When I first started mountaineering, I went on a lot of guided trips and was nearly always the only female in a group of 8-12 males.  Fortunately, I don’t find this situation intimidating and I was able to disarm the men enough that they didn’t feel like they had to be on their best behavior around me.  However, not all women feel the same way when they are vastly outnumbered in an environment that is physically challenging, and they may self-select out of those situations all together.

I was also very conscientious about the fact that I was a woman – if I had a bad day or lagged behind, was it because I was the woman in the group or was I just another climber having a bad day?  As a result, I trained my ass off before every climb just to make sure I could at least keep up (sometimes a difficult proposition for someone who is 5’1″ climbing with people who are 6’4″, regardless of gender) partly out of paranoia.  

It was similar when I was working in the male-dominated investment world – I felt I had to be that much more prepared/knowledgeable/certified/thorough.  If I ever made a mistake, it could be perceived that it was because I’m a woman.  This pressure can be instantly alleviated in an all female environment.
Gals who made it to Dewey Point, a 7 mile round trip snowshoe above 8,000ft with rewarding views of Yosemite in winter glory

Gals who made it to Dewey Point, a 7 mile round trip snowshoe above 8,000ft with rewarding views of Yosemite in winter glory

Guys get the need for a guys night out, golf weekend, trip to Laguna Seca, whatever.  It’s nice to hang out with your gender, let your guard down, and maybe even bitch about the opposite sex.  Gals need the same thing!  

I bristle when people joke that I “discriminate against men” by offering female only trips.  I believe that discrimination is a situation where you hold someone back from achieving their personal or professional goals and satisfaction based on something they can’t help, like their gender.  Men have plenty of other options for adventure travel, and more chances than not, they will show up and find mostly male participants and male guides.  It’s a wonderful thing for women to show up to a trip and find all female participants AND female guides.  It reinforces the concept that women can be competent leaders in environments that require physical strength, solid decision making, and survival skills.


By the way, I run custom trips, gentlemen.  So any trip you see that you like, I can run it for you as well!  AND we can provide female guides so that you can feel what it’s like to be led by them.  I’d be curious to see what you think is similar and different about female leadership in the backcountry.
Instructors for the GirlVentures Transitions Course feeling right at home on the summit of Mt Shinn

Instructors for the GirlVentures Transitions Course feeling right at home on the summit of Mt Shinn, John Muir Wilderness, CA

Finally, and most importantly, when I left the corporate world last year, I thought long and hard about what I wanted to do that would have a positive impact on the world.  When I was leading trips for the Sierra Club Snowcamping section, I would observe the progression of all the participants.  Many men would come in with a high degree of confidence despite an awareness that they lacked the technical skills.  Generally speaking, the women would come in wondering if they could hack it at all – could they handle the cold, carry the heavy pack, keep up with the group, and avoid becoming a burden?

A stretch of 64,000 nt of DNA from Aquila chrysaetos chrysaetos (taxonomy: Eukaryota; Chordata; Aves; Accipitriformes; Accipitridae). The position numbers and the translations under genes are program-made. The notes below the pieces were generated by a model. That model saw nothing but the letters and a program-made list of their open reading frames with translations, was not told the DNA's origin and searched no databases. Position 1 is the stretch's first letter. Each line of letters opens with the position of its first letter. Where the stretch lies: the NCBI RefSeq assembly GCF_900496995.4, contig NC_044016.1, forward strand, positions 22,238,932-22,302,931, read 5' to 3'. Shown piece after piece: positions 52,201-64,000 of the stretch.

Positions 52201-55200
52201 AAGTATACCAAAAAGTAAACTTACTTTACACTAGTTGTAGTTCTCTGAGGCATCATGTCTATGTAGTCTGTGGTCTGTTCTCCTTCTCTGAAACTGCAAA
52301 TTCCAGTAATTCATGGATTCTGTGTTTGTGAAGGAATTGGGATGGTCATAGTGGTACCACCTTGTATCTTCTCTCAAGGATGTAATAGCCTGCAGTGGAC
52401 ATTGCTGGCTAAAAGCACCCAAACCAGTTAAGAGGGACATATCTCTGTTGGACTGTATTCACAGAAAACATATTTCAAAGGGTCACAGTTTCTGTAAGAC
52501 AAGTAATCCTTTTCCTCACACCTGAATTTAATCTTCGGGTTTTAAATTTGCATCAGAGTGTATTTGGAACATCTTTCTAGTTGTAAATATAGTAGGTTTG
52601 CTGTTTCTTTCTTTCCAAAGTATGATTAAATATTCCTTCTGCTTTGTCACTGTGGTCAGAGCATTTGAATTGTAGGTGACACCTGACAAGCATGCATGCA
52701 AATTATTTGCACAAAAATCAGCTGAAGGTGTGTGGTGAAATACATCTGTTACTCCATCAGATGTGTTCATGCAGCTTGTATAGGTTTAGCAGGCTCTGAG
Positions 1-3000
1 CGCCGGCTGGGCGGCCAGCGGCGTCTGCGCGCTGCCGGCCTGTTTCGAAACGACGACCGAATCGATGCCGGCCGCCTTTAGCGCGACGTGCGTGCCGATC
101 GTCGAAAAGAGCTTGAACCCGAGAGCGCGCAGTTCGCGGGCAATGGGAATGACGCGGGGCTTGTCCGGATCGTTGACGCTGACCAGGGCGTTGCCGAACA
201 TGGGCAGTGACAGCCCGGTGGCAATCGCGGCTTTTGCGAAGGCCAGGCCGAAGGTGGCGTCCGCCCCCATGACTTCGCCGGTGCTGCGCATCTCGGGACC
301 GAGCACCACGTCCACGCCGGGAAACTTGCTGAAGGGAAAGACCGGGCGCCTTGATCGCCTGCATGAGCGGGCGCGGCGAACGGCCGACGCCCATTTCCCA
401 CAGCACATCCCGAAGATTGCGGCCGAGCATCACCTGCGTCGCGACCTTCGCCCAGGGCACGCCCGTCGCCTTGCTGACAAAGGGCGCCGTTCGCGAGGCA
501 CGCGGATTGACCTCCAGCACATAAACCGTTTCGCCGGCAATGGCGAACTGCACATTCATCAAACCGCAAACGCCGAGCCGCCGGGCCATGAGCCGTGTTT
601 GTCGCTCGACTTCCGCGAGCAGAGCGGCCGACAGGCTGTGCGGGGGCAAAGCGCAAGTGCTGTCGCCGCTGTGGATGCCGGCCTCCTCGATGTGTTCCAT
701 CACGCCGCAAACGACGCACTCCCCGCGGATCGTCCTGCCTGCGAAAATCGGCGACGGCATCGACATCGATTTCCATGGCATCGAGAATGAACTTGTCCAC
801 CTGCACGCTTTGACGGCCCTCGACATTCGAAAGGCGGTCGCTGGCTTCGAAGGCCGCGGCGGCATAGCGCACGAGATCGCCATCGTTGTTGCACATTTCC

At the end of each annual training series, it seemed that the men had acquired the skills and increased their confidence to handle similar situations in the future, while the women had been TRANSFORMED!  They would be surprised at what they could do physically and how much mental strength they had to get through some of the uncomfortable aspects of snowcamping and backpacking in the winter environment.  

As one gal on a ziplining adventure I organized last month stated so well, “Man, nothing I face in the office is going to seem scary any more after facing my fears here.”
Jessica says nothing will be scary at the office after facing her fear of ziplining

Jessica says nothing will be scary at the office after facing her fear of ziplining

At the end of the snowcamping training series, we would discuss all the participants and see who we wanted to invite back as assistant leaders based on their technical competence, risk management, and most importantly, leadership and communication skills.  We often leaned toward asking female participants back due to excellent leadership potential and ability to empathize with the participants.

The guys would nearly always say, “That’s awesome!  I totally want to be an assistant leader!”, and the women would usually say something like, “Really? Me?  What do you see in me?  I’m not sure if I really have the skills to accept the responsibility.”  It was eerily similar to my experience in Corporate America where, for a variety of reasons including corporate culture and societal norms, women would doubt themselves and hold back asking for a new job or promotion until they are 110% sure they can do the job.

The author cramming outdoor leadership concepts before a trip...

The author cramming outdoor leadership concepts before a trip…

My goal is to impact just one woman on each trip to go back to their daily lives and feel more empowered to face the challenges that come her way and take more risk that can lead to great reward.  🙂  That’s why I have chosen to focus on women.  How am I doing so far, ladies?